"Many of us forget how many people come to the pharmacy first anyway when they have symptoms for flu and strep," said UNMC physician and principal study investigator Donald Klepser, who is conducting the study on a grant from the National Association of Chain Drug Stores Foundation. "Stand at your pharmacy during cold and flu season and see how many people ask the pharmacist, ‘What should I take for this?’"
AbbVie starts phase-3 trial of drug for aggressive form of breast cancer
NORTH CHICAGO, Ill. – Drug maker AbbVie has started a late-stage clinical trial of an experimental drug for treating triple-negative breast cancer, the company said Wednesday.
AbbVie announced the initiation of a phase-3 trial of ABT-888 (veliparib) as an add-on treatment to the chemotherapy drug carboplatin in women with early-stage, triple-negative breast cancer. Triple-negative breast cancer, which accounts for about one-fifth of all breast cancer cases, is a type that can grow in the absence of three receptors that often fuel the growth of breast cancer, namely estrogen, progesterone and large amounts of HER2/neu protein. Because it does not respond to some of the most effective therapies available to treat breast cancer, it tends to be more difficult to treat than other types.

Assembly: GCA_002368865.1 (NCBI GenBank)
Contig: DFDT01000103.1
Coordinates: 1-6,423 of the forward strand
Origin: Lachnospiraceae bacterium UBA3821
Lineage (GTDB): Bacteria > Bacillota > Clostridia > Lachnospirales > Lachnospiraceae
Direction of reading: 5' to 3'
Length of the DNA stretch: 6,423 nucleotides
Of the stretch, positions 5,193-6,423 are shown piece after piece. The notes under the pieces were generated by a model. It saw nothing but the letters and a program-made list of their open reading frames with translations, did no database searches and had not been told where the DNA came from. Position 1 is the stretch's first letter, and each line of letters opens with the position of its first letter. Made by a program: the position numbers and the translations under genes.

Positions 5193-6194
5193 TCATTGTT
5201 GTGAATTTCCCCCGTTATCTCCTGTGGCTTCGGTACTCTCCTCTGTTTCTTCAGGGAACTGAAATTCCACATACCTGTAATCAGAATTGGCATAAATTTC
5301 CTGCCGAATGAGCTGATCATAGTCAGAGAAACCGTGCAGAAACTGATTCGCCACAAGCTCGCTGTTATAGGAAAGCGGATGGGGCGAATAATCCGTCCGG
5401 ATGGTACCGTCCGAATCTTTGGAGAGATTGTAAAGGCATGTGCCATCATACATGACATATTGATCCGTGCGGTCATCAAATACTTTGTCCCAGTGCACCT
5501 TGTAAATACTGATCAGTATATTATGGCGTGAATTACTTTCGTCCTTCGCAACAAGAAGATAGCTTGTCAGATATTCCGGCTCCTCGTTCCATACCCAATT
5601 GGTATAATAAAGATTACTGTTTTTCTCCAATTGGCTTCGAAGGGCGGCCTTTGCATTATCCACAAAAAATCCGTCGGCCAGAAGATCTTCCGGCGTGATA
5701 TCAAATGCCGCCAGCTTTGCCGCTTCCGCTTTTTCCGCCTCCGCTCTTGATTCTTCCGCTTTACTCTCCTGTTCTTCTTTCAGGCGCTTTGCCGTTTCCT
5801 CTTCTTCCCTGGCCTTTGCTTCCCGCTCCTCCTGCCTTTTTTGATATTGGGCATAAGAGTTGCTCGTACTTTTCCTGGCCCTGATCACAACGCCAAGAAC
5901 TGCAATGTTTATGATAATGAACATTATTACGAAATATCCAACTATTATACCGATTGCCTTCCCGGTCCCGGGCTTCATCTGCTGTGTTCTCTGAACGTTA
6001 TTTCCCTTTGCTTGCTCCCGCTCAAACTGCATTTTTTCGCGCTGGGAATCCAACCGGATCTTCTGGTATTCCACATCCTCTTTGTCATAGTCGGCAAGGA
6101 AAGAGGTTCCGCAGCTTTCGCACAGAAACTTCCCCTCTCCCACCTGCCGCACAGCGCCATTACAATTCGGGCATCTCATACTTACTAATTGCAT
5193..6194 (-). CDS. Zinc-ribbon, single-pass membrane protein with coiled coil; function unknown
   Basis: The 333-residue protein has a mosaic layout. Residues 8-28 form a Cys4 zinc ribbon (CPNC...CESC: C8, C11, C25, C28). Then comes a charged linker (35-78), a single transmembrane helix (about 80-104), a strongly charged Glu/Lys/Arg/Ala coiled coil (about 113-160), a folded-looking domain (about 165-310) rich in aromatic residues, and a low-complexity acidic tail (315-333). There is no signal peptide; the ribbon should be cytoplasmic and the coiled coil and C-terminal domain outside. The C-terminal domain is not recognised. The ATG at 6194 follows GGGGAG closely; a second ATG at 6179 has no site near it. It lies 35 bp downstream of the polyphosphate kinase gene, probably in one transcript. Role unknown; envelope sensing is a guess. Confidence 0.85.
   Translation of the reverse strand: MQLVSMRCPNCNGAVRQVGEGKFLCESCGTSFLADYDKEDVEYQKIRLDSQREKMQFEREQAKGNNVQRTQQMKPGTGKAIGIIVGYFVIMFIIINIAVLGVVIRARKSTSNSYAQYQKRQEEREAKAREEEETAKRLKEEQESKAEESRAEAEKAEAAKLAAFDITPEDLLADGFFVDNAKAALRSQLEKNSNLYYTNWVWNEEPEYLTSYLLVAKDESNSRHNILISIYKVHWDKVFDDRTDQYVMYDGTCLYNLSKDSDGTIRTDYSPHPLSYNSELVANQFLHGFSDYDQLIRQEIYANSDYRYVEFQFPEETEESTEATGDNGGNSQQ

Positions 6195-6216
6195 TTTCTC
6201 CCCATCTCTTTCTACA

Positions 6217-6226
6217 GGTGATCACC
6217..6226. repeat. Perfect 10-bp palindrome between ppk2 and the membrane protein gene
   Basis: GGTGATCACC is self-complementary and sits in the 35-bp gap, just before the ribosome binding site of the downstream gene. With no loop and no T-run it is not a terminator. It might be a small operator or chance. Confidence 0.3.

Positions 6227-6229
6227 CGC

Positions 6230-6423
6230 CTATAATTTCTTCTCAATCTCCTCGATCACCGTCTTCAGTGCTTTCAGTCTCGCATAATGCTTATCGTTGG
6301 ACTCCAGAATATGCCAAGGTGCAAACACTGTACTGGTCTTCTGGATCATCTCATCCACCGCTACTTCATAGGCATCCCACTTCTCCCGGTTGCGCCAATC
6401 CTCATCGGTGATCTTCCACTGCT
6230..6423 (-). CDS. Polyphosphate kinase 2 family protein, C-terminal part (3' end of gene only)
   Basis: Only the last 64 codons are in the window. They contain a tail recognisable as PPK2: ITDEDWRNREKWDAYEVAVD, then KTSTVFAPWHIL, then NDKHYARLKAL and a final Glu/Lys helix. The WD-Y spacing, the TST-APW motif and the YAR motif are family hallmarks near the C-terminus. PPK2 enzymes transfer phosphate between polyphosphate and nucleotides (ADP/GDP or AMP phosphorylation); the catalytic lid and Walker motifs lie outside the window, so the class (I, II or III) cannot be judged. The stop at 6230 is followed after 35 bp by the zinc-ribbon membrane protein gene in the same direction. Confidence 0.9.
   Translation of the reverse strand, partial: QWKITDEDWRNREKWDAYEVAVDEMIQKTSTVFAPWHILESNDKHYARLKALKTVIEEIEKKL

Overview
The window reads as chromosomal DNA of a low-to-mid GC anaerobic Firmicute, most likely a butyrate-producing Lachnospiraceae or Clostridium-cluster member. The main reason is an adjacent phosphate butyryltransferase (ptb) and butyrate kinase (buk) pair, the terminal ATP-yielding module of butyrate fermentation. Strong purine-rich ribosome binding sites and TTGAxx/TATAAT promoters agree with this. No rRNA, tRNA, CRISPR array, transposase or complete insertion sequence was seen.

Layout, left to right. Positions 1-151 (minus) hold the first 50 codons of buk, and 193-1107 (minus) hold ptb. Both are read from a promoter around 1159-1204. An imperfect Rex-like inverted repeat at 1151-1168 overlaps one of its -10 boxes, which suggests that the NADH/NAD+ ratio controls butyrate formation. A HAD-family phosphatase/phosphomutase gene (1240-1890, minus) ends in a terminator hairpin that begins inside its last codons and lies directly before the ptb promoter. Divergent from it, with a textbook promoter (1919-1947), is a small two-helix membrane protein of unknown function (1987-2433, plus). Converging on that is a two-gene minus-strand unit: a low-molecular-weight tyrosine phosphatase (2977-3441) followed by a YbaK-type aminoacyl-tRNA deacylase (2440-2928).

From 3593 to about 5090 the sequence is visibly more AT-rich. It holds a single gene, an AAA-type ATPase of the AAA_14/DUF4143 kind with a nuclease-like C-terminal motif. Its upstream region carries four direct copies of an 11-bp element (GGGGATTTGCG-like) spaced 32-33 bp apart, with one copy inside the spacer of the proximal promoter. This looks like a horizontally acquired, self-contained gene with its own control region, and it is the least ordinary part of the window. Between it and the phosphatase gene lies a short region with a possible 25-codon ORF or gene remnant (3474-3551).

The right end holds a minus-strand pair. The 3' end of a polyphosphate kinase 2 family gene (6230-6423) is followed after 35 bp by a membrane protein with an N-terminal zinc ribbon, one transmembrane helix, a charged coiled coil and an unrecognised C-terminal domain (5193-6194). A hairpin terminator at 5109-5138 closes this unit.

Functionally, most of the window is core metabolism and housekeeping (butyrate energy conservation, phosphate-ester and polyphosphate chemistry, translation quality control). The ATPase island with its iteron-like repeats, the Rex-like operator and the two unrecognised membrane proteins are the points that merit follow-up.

The trial will consist of three parts, one with ABT-888 added to carboplatin, one with carboplatin and placebo and one with a chemotherapy treatment.
"This new phase-3 trial is an important step in potentially providing women with early-stage triple-negative breast cancer with a new treatment option for use in conjunction with surgical therapy," AbbVie VP pharmaceutical development Scott Brun said. "While therapies exist to treat many forms of breast cancer, there is still a significant need for effective, targeted therapies for women with early-stage triple-negative breast cancer, which tends to be an aggressive, faster-growing form of breast cancer."